After exiting Diagon Alley, one walks outside into the back lot, where one can climb aboard the Knight Bus, check out Privet Drive, climb in the flying car, see the Potter’s ruined house, as well as the larger-than-life wizard’s chess figures. Snacks (and butterbeer, supposedly icky sweet; I did not indulge) are available here, expensive of course, but it was nice to sit down before tackling the next phase.
The next building includes the creature shop, with videos showing makeup work and more, models of creatures including an animated Buckbeak, Aragog, et al. Next up, some work from the art department; this area really impressed me. Detailed drawings of all the creatures, buildings, and sets, white cardboard mock-ups of all the buildings, paintings and renderings of scenes from the movies, and on and on! Incredible.
Everyone freaks out about the enormous model of Hogwarts at the end, and I admit it is extremely well done and intricately detailed; maybe I was just exhausted at that point so couldn’t muster the proper enthusiasm. Or maybe I was annoyed that it is really unphotographable; again the lighting hampers one’s ability to get it in totality.
Although that may have been deliberate. At that point I was too tired to care actually. An amazing day, and well worth it! If you go, be sure to allow plenty of time, like a big chunk of the day, because there is so much to see. So, you ask, how much did I drop in the shop? Since all the kids I know are past the age (or too young) for Harry Potter swag, I had only myself to please.
The official guide came with my tour package, so book in hand, I perused the shop. My choices are actually very interesting and revealing. I mentioned I am reading the books on my Kindle while here; given I have no TV or internet in the apartment, they have been my main evening entertainment. I find them more and more relevant to the world today; even more than when JK Rowling sat down to write them. Given that the truth is decidedly out of fashion in today’s world in favor of “Ministry” propaganda, the books are eerily prescient, and I do believe that Rowling was only the vehicle for this story, especially given her output since the series. (I almost wish she would stop writing, except of course for a turn at Hogwarts-A History. I’m chomping at the bit for that one!) So my choices? A T-shirt with the marauders map-I solemnly swear I am up to no good-on the front, and mischief managed on the back. This may seem strange in light of my previous paragraph, but Harry Potter demonstrates quite clearly that mischief can be very serious business! My only other purchase? A keychain with the emblem of the Order of the Phoenix, whose paint will probably chip immediately unless I coat it with clear nail polish, but I just had to have it. As a salute to truth tellers and fighters of evil in the real world.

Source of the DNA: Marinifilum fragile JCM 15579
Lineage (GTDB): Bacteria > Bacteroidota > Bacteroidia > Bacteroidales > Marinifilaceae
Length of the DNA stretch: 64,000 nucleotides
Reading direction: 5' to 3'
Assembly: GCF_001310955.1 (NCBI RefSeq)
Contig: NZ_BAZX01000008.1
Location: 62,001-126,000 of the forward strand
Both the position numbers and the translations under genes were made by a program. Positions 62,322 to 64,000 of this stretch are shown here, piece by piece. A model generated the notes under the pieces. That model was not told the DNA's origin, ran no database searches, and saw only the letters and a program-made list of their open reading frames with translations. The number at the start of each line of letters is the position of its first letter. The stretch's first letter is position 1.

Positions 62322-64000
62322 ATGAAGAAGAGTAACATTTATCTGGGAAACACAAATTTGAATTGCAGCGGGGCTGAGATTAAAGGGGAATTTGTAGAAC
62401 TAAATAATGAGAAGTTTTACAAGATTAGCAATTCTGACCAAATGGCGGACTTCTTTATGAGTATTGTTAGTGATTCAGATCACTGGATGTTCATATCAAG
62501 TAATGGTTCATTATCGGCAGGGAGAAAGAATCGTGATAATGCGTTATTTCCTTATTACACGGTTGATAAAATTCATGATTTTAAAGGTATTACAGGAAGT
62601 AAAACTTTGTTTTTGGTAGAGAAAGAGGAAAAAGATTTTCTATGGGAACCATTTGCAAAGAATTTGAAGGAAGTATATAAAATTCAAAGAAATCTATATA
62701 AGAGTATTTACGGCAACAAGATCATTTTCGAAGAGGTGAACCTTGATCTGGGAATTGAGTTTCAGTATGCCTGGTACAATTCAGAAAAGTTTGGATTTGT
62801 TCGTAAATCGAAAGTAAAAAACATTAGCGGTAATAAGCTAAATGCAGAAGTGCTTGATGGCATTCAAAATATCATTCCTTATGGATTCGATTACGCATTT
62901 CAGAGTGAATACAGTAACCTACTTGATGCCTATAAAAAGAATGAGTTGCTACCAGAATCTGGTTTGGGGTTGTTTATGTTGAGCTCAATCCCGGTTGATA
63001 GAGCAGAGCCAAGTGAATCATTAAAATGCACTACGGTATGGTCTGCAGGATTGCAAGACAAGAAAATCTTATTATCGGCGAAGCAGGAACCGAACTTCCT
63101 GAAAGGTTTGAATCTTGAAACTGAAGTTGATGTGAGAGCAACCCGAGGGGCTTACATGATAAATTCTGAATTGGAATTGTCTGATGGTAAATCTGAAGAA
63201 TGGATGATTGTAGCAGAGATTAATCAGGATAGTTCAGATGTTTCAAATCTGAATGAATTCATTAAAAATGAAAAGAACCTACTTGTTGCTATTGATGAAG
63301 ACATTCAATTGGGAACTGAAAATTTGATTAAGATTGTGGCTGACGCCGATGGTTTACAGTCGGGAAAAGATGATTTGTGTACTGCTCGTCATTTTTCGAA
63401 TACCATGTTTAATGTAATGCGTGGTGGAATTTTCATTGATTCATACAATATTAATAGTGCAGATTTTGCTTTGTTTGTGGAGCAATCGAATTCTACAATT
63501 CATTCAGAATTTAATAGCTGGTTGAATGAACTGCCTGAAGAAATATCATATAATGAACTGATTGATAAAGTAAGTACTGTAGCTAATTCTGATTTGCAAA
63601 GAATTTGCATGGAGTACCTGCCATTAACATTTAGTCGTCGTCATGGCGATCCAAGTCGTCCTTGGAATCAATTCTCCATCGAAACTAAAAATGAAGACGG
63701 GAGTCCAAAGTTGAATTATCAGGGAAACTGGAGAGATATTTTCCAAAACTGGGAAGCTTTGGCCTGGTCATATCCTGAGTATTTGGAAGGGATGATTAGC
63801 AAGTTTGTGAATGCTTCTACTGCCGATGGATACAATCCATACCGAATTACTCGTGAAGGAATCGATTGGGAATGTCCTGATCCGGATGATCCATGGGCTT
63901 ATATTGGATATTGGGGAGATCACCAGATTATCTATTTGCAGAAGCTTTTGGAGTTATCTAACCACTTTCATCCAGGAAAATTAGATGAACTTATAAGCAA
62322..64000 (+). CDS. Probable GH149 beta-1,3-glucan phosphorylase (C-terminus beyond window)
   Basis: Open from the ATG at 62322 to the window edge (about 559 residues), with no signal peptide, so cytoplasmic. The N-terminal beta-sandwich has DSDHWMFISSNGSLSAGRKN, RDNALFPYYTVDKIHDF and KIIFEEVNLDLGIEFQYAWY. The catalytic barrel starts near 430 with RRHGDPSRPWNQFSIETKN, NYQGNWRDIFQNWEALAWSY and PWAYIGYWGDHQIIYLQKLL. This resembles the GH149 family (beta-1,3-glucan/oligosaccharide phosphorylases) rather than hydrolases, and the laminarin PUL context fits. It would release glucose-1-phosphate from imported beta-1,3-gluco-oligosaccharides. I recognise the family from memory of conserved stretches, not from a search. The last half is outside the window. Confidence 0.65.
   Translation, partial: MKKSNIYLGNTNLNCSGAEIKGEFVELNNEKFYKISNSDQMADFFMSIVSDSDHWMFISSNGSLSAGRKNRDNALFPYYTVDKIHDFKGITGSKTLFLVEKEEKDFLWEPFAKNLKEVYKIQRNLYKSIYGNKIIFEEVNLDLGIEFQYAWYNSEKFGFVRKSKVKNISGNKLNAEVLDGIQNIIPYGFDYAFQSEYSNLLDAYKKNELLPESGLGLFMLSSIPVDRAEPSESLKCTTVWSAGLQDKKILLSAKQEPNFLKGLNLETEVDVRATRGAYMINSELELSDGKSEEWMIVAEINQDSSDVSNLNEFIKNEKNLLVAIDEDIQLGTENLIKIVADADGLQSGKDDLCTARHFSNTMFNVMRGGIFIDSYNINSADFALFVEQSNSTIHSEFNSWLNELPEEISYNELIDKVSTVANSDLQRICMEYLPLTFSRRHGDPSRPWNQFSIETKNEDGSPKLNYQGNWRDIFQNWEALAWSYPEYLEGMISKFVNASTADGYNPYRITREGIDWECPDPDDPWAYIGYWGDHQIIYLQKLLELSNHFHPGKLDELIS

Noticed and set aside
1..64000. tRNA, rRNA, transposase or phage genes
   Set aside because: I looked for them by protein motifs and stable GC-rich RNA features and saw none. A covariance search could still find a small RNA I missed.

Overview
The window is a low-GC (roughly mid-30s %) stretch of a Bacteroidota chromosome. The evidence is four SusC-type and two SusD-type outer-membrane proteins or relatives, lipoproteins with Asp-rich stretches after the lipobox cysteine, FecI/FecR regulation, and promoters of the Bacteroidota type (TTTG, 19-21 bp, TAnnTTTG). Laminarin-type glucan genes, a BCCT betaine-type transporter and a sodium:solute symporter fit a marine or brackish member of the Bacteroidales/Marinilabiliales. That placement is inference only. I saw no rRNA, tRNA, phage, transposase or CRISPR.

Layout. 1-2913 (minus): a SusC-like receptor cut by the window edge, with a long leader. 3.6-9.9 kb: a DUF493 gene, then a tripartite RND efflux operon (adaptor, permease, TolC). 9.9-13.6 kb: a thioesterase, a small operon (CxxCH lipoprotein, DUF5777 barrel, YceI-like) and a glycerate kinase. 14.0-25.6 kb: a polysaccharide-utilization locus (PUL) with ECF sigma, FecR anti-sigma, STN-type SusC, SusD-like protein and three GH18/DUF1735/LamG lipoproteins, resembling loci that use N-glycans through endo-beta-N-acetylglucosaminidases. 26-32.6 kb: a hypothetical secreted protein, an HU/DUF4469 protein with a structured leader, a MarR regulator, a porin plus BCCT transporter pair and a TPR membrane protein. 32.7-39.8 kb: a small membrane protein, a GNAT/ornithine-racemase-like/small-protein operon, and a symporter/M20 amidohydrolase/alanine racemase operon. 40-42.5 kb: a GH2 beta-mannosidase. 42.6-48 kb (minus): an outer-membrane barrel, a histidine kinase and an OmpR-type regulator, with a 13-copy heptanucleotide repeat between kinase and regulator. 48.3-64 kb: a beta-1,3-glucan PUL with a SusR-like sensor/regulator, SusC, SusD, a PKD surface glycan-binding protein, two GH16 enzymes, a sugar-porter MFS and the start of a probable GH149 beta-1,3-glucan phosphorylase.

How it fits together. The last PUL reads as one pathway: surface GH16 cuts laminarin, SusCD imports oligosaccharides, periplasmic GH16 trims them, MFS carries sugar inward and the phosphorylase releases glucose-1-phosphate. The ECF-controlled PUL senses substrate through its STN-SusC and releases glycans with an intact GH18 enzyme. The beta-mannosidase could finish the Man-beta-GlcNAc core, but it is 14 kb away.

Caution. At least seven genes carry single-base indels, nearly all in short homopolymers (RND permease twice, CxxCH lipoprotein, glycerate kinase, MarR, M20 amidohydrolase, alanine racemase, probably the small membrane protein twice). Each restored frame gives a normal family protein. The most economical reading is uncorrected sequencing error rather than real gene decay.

Thanks for reading.
A little quiz based on the pictures:
What did the students and professors see when they looked up at the Great Hall ceiling?
How did the food magically appear on the plates at mealtimes?
I have pictures of the Gryfinndor common room and boy’s dorm-where in the castle are Slytherin, Ravenclaw, and Hufflepuff common rooms located?
What is Draco Malfoy’s mother’s name, and how is she related to Sirius Black?
Name all the Weasley children in birth order.
Whose annotated potions book does Harry use in The Half Blood Prince?
What happens to Umbridge’s proclamations, and what is the last one? What happens to Umbridge, and whose idea is it?
Name all the Quidditch balls.
Whose faces are burned off of the Black family tapestry?
Where do the Weasley twins get the seed money for their Diagon Alley joke shop?
Who is the chess master?
What is Buckbeak?
What is the Whomping Willow, and why is it there?